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Refugees Bulgaria

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NEWS
September 4, 1989 | WILLIAM D. MONTALBANO, Times Staff Writer
In a Europe where frontiers are falling at a historic pace, the fortified border here between Turkey and Bulgaria stands as a heart-breaking anachronism. The Bulgarians, Communist true believers given to Stalinism and other primary colors, have painted this piece of the Iron Curtain, a wire fence, an incongruous powder blue. Even more improbably, about 310,000 refugees have streamed through the frontier into Turkey over the past three months.
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CALIFORNIA | LOCAL
November 2, 1992 | JON NALICK
Standing amid racks of blue jeans at a local clothing store, Lubomir Kolarov said that although he does not have much in terms of material goods, he does have something more important: his freedom. Still, Kolarov, a Christian pastor who left his native Bulgaria amid religious persecution three years ago, owns none of the things that others take for granted, such as bedsheets, towels, dishes, and clothes and shoes that fit.
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CALIFORNIA | LOCAL
November 2, 1992 | JON NALICK
Standing amid racks of blue jeans at a local clothing store, Lubomir Kolarov said that although he does not have much in terms of material goods, he does have something more important: his freedom. Still, Kolarov, a Christian pastor who left his native Bulgaria amid religious persecution three years ago, owns none of the things that others take for granted, such as bedsheets, towels, dishes, and clothes and shoes that fit.
ENTERTAINMENT
January 28, 1990 | ZAN STEWART
Milcho Leviev sat on a stool in the North Hollywood home he shares with his wife, Deborah, watching with obvious elation a video of a recent solo piano performance in which he plays John Lennon's "Imagine." This wasn't just any performance. It was held on Jan. 1 before 6,000 enthusiastic fans at the People's Palace of Culture in Sofia, Bulgaria. And it was Leviev's first performance in his homeland since 1981. On Nov.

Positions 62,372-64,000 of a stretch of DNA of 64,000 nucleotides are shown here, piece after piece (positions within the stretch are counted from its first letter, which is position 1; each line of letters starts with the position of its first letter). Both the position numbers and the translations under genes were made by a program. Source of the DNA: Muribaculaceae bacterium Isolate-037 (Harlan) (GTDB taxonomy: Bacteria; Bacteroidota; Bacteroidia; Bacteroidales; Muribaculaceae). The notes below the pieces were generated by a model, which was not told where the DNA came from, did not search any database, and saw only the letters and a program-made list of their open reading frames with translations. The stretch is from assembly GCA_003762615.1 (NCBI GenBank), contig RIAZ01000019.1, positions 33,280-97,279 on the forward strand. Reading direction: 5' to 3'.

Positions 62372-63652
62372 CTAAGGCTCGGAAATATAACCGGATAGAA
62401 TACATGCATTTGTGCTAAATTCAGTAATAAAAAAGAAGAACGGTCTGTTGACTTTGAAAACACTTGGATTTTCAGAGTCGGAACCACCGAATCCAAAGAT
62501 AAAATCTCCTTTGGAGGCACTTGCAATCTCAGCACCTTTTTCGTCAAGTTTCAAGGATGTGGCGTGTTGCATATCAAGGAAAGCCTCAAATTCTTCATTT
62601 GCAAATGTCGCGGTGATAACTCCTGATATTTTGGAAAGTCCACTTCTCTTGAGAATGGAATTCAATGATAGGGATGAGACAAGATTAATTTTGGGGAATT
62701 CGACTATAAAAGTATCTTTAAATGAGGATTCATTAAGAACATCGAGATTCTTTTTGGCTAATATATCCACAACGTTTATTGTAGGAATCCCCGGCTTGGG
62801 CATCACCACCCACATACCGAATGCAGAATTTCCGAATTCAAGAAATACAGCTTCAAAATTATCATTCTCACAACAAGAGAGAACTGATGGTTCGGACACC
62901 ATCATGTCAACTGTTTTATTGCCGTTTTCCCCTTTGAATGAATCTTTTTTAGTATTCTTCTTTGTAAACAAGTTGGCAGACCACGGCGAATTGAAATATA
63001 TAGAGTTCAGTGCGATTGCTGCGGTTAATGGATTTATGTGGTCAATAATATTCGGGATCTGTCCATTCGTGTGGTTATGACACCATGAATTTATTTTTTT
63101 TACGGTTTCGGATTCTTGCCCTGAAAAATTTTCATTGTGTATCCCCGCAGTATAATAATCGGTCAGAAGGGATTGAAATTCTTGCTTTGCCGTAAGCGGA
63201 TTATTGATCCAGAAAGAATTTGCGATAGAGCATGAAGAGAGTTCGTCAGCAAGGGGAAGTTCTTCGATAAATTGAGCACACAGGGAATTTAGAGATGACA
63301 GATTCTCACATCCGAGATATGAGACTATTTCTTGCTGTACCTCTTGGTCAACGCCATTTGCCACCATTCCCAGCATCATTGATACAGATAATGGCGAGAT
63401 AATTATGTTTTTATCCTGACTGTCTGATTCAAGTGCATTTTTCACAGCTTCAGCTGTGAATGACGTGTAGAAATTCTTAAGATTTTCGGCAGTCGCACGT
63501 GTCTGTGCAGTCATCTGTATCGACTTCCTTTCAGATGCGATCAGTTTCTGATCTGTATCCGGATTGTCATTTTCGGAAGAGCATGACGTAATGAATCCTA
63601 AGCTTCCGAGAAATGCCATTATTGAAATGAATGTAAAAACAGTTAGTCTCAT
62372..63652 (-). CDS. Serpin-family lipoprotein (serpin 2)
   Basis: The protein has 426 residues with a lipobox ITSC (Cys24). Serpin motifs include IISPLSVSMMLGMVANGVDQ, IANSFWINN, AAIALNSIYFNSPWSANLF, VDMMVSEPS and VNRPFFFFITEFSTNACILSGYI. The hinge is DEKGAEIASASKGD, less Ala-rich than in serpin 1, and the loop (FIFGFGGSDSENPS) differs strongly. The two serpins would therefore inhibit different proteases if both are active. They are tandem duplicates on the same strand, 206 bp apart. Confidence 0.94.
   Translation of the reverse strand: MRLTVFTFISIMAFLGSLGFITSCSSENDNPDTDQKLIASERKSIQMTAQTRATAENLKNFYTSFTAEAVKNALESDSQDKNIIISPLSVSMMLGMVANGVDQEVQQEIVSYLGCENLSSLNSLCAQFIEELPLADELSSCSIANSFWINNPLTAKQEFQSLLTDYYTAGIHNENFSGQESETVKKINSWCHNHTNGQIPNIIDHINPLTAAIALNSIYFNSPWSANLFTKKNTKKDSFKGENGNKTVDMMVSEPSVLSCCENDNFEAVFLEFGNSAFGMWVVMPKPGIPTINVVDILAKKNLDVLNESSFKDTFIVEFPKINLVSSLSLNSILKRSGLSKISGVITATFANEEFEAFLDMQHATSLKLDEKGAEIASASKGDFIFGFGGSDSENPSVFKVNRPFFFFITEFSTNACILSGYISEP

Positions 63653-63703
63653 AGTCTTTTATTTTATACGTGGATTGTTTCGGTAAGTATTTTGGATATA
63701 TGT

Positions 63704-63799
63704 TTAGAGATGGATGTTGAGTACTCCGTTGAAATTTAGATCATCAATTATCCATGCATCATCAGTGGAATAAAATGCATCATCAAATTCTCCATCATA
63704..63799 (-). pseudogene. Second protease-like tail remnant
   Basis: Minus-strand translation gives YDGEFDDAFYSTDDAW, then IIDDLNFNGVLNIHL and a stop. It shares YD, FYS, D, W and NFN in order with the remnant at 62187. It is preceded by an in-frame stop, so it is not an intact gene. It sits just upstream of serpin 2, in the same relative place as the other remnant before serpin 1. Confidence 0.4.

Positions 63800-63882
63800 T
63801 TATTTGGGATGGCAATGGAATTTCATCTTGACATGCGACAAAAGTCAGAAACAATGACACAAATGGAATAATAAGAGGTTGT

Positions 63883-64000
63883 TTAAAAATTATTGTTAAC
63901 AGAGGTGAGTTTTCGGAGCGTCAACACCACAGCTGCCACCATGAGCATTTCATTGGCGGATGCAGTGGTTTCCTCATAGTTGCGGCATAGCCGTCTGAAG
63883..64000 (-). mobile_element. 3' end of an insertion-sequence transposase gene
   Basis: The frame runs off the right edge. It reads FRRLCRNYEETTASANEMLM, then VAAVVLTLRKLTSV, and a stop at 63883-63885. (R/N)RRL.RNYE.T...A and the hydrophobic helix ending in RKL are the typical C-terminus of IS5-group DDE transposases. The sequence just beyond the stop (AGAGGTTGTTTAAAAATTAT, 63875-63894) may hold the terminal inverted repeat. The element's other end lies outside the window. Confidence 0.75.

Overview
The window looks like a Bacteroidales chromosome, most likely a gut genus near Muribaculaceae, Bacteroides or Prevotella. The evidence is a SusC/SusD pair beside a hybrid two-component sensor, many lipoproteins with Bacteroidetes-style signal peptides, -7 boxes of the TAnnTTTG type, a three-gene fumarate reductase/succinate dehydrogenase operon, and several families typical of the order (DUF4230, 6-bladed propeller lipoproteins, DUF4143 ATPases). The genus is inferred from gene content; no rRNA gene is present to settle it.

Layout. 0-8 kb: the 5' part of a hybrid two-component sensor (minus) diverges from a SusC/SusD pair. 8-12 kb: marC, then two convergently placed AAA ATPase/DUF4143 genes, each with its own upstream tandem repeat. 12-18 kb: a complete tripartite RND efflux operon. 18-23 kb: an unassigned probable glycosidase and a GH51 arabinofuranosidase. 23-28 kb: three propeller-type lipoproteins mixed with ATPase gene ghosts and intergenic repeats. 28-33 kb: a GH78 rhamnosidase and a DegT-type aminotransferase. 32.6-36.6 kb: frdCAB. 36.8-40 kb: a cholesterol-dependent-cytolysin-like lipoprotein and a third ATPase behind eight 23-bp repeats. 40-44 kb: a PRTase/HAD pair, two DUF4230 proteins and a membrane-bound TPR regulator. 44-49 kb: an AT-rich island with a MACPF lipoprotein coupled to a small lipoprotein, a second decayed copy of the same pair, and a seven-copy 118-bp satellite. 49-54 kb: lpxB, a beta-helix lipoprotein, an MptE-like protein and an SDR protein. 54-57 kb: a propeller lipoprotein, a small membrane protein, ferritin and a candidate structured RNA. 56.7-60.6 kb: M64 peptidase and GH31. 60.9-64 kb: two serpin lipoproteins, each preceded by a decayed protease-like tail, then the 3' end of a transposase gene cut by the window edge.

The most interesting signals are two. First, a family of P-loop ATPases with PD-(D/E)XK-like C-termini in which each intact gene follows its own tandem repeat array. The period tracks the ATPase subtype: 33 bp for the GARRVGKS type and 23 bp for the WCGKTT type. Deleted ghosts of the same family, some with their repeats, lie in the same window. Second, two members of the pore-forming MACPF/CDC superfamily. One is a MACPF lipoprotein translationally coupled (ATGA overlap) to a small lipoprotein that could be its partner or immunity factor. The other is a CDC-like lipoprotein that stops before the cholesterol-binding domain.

ENTERTAINMENT
January 28, 1990 | ZAN STEWART
Milcho Leviev sat on a stool in the North Hollywood home he shares with his wife, Deborah, watching with obvious elation a video of a recent solo piano performance in which he plays John Lennon's "Imagine." This wasn't just any performance. It was held on Jan. 1 before 6,000 enthusiastic fans at the People's Palace of Culture in Sofia, Bulgaria. And it was Leviev's first performance in his homeland since 1981. On Nov.
NEWS
August 30, 1989 | NORMAN KEMPSTER, Times Staff Writer
The Bush Administration recalled its ambassador to Bulgaria, Sol Polansky, on Tuesday to protest the Sofia regime's continuing oppression of the country's ethnic Turkish minority, which has caused about 310,000 people to flee to Turkey in the past three months. State Department spokesman Richard Boucher said Polansky was ordered to return to Washington "for consultations." On the traditional list of diplomatic gestures, the action is less severe than a formal breach in relations.
NEWS
September 4, 1989 | WILLIAM D. MONTALBANO, Times Staff Writer
In a Europe where frontiers are falling at a historic pace, the fortified border here between Turkey and Bulgaria stands as a heart-breaking anachronism. The Bulgarians, Communist true believers given to Stalinism and other primary colors, have painted this piece of the Iron Curtain, a wire fence, an incongruous powder blue. Even more improbably, about 310,000 refugees have streamed through the frontier into Turkey over the past three months.
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